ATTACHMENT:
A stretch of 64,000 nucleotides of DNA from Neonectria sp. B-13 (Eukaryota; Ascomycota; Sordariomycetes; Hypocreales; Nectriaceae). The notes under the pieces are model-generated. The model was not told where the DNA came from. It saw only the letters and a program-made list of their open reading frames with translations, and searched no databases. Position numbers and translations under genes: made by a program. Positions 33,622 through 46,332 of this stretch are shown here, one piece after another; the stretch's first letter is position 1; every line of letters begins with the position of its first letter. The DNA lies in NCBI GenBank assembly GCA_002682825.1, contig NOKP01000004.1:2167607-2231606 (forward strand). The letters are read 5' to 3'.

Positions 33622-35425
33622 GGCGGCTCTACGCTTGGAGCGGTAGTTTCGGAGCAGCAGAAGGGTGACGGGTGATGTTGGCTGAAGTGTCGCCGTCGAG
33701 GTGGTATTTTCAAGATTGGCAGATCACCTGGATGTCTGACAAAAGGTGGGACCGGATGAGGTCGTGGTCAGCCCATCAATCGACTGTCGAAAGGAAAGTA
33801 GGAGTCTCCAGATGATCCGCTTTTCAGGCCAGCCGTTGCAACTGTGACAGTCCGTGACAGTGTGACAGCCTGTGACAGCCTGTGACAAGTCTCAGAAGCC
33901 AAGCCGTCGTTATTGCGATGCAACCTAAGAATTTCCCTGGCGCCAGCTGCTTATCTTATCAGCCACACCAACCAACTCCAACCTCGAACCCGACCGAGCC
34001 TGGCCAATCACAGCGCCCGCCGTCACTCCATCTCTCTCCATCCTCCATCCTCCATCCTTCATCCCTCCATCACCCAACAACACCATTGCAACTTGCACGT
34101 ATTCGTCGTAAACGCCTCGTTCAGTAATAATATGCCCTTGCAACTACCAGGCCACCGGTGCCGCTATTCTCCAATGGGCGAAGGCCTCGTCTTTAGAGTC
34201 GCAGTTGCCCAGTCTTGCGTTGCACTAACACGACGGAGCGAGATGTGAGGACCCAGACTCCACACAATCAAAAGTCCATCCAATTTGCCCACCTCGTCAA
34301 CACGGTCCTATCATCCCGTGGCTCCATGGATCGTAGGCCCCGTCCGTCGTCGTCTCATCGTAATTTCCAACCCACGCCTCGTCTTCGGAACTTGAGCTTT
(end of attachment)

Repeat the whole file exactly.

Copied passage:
A stretch of 64,000 nucleotides of DNA from Neonectria sp. B-13 (Eukaryota; Ascomycota; Sordariomycetes; Hypocreales; Nectriaceae). The notes under the pieces are model-generated. The model was not told where the DNA came from. It saw only the letters and a program-made list of their open reading frames with translations, and searched no databases. Position numbers and translations under genes: made by a program. Positions 33,622 through 46,332 of this stretch are shown here, one piece after another; the stretch's first letter is position 1; every line of letters begins with the position of its first letter. The DNA lies in NCBI GenBank assembly GCA_002682825.1, contig NOKP01000004.1:2167607-2231606 (forward strand). The letters are read 5' to 3'.

Positions 33622-35425
33622 GGCGGCTCTACGCTTGGAGCGGTAGTTTCGGAGCAGCAGAAGGGTGACGGGTGATGTTGGCTGAAGTGTCGCCGTCGAG
33701 GTGGTATTTTCAAGATTGGCAGATCACCTGGATGTCTGACAAAAGGTGGGACCGGATGAGGTCGTGGTCAGCCCATCAATCGACTGTCGAAAGGAAAGTA
33801 GGAGTCTCCAGATGATCCGCTTTTCAGGCCAGCCGTTGCAACTGTGACAGTCCGTGACAGTGTGACAGCCTGTGACAGCCTGTGACAAGTCTCAGAAGCC
33901 AAGCCGTCGTTATTGCGATGCAACCTAAGAATTTCCCTGGCGCCAGCTGCTTATCTTATCAGCCACACCAACCAACTCCAACCTCGAACCCGACCGAGCC
34001 TGGCCAATCACAGCGCCCGCCGTCACTCCATCTCTCTCCATCCTCCATCCTCCATCCTTCATCCCTCCATCACCCAACAACACCATTGCAACTTGCACGT
34101 ATTCGTCGTAAACGCCTCGTTCAGTAATAATATGCCCTTGCAACTACCAGGCCACCGGTGCCGCTATTCTCCAATGGGCGAAGGCCTCGTCTTTAGAGTC
34201 GCAGTTGCCCAGTCTTGCGTTGCACTAACACGACGGAGCGAGATGTGAGGACCCAGACTCCACACAATCAAAAGTCCATCCAATTTGCCCACCTCGTCAA
34301 CACGGTCCTATCATCCCGTGGCTCCATGGATCGTAGGCCCCGTCCGTCGTCGTCTCATCGTAATTTCCAACCCACGCCTCGTCTTCGGAACTTGAGCTTT